It’s the app you never expected to get big. It’s the app you definitely made fun of your friends for having, before you shamelessly caved and downloaded it yourself (or maybe you were the friend who ALWAYS had it). Regardless, TikTok has become the blackhole for mindless, unending entertainment. In covid times (sorry, dollar in the Covid-Swear Jar), it’s the perfect connection between you, your boredom, and the rest of the entire world. In some way or another — especially if you’re not from Gen Z — I can’t doubt this app has created a sense of FOMO in you. But nonetheless, TikTok has produced some insane transformations in the world of social media.
For one, celebrities and celebrity-made content is not prioritised. The videos that go viral are completely unpredictable, but generally speaking, it’s the previously labelled ‘consumers’ of content who are more often than not the TikTok creators of content. For another, the virality of videos is completely mysterious. Don’t count me as a scientific source, but my own working theory is that there’s just something about these videos that always makes them go viral. I don’t know what that something is, but I’m also not a scientist. Anyone can ‘go viral’ is my point. This level of exposure is not just limited to celebrities and thus the public forum is more broadly shared.
Okay, okay, let me get to what I’m actually gonna talk about. TikTok has done a lot of things that previous social media haven’t grasped as effectively. And I’ve found, with research, that a lot of this occurs at the intersection of TikTok and what I call an ‘endless stream of information’. To make matters simpler, I’ve identified three of the big cultural facets of this topic and I’m going to explore them a little more closely.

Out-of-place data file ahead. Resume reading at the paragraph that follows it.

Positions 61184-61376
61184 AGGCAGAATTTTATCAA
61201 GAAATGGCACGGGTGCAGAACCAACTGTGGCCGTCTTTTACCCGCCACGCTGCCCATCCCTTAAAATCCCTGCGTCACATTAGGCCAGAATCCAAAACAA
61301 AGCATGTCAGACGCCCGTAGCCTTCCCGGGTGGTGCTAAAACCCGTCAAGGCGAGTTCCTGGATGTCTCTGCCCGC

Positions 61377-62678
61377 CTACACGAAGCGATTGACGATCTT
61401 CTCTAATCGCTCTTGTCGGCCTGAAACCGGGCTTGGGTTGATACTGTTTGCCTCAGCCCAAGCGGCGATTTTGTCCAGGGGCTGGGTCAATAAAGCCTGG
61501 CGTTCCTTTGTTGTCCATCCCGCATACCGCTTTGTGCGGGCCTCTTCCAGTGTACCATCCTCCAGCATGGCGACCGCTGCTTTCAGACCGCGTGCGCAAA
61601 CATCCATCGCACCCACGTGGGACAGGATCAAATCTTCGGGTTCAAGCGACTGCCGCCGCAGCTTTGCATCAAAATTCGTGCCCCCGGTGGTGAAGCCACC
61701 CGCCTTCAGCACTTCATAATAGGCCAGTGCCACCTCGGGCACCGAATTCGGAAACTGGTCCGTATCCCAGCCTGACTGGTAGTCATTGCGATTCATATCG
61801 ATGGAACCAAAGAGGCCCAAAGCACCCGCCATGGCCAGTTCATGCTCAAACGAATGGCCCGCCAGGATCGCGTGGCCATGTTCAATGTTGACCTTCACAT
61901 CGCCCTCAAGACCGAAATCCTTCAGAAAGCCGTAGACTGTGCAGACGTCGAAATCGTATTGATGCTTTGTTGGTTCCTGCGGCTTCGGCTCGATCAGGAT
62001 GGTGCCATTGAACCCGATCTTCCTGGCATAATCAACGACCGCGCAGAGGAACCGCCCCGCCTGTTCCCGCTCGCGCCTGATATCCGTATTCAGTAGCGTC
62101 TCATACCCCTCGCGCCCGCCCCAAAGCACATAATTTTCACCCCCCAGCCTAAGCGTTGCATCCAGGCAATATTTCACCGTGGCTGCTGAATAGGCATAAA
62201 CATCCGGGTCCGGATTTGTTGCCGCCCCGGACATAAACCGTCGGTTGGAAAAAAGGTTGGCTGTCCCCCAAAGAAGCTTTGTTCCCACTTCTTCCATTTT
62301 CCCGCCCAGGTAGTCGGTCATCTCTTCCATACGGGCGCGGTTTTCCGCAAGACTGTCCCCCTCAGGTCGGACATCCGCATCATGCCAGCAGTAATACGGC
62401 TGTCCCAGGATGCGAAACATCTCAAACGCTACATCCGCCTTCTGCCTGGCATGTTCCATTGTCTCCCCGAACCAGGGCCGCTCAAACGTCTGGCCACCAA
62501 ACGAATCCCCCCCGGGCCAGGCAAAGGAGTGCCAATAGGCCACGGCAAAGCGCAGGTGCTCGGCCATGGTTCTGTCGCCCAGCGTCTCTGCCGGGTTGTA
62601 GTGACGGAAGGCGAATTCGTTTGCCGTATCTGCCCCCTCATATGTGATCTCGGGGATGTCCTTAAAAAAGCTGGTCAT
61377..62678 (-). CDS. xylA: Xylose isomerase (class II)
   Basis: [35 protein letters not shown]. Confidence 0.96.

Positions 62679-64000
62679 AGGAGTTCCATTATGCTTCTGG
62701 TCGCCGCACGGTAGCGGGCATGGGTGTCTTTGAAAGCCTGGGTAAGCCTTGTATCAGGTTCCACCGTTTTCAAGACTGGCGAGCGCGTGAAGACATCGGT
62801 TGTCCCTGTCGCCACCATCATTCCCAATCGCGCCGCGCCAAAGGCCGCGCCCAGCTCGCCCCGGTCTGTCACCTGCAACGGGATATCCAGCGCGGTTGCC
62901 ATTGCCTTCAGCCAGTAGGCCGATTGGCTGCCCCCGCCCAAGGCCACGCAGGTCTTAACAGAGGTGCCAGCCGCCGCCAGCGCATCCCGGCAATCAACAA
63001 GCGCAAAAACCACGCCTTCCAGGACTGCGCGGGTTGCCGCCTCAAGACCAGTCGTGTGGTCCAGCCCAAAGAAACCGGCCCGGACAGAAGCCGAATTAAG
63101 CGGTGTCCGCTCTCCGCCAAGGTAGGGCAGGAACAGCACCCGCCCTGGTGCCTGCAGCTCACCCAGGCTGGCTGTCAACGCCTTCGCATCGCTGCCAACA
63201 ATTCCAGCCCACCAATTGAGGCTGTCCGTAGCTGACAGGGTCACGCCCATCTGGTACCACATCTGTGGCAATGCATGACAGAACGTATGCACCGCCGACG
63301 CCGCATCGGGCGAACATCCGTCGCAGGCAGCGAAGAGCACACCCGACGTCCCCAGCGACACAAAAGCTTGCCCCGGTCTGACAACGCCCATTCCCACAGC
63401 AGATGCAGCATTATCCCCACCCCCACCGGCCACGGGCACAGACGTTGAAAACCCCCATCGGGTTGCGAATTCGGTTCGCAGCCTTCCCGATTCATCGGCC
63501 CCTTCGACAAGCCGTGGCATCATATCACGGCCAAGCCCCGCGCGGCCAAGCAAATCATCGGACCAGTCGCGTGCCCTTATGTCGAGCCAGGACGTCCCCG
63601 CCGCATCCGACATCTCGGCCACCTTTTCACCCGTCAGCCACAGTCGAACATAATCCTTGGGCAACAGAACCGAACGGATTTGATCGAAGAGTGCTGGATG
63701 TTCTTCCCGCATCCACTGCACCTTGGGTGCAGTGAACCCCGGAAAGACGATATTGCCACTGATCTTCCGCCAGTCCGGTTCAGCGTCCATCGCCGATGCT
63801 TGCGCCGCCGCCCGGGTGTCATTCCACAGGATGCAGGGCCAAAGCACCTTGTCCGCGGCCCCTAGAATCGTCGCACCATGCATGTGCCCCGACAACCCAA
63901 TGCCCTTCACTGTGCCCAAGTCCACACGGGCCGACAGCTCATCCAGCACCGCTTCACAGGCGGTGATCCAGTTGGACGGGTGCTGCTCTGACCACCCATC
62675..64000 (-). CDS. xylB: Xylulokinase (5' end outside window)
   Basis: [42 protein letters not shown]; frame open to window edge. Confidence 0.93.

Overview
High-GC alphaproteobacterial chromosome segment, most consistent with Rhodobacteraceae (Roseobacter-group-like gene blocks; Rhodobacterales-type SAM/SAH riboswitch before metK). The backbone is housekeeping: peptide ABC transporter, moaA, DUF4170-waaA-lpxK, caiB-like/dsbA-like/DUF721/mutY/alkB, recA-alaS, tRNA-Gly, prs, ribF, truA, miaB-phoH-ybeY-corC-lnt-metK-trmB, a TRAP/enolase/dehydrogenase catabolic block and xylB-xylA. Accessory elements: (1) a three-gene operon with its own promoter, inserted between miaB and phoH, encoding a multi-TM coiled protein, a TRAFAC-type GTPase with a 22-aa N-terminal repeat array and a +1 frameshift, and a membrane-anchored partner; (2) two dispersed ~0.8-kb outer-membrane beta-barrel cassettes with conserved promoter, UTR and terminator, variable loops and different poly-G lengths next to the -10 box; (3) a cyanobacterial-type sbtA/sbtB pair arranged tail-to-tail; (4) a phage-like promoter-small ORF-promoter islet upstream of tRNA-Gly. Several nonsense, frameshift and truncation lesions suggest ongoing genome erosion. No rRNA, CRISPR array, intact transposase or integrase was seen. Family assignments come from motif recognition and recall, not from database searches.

I’m sure you know what it is, because I’m sure you’ve seen it before. The act of ‘cancelling’ someone for any number of reasons, but moreover doing it in such a large community on such a widespread platform. It is a mind-blowing power play. It reflects plainly the shift of power from the ‘elite’ (those with public platforms) to the people, who with apps like TikTok, can grasp at a platform long enough to shout their views into an echo chamber that’ll never stop whispering them back. I won’t go into the pros and cons of cancel culture here (very important content for a different article), but I will speak to the way that cancel culture has revolutionised this power dynamic. I mean, there has never been a time before when people could band together so quickly, so resolutely, and with so much unfiltered information to create genuine impacts like this. I picture it kind of like the internet-era version of a whole town marching down the main street with pitchforks and torches, banding together in the masses to stand for what’s ‘right’. Although, instead of that, picture it happening like thousands of times, and simultaneously, and continuously, forever. TikTok has become a stage for this like never before. It’s the perfect public forum to share views like these, and to find others who agree with your views on such topics. If you’ve ever heard that prompt ‘what would you say if you could say one thing to the entire world?’. That’s basically what TikTok is. Any person with the app has the chance to say whatever they want, to any audience who may come across it, and the criteria for going viral has absolutely nothing to do with the quality of what has been said.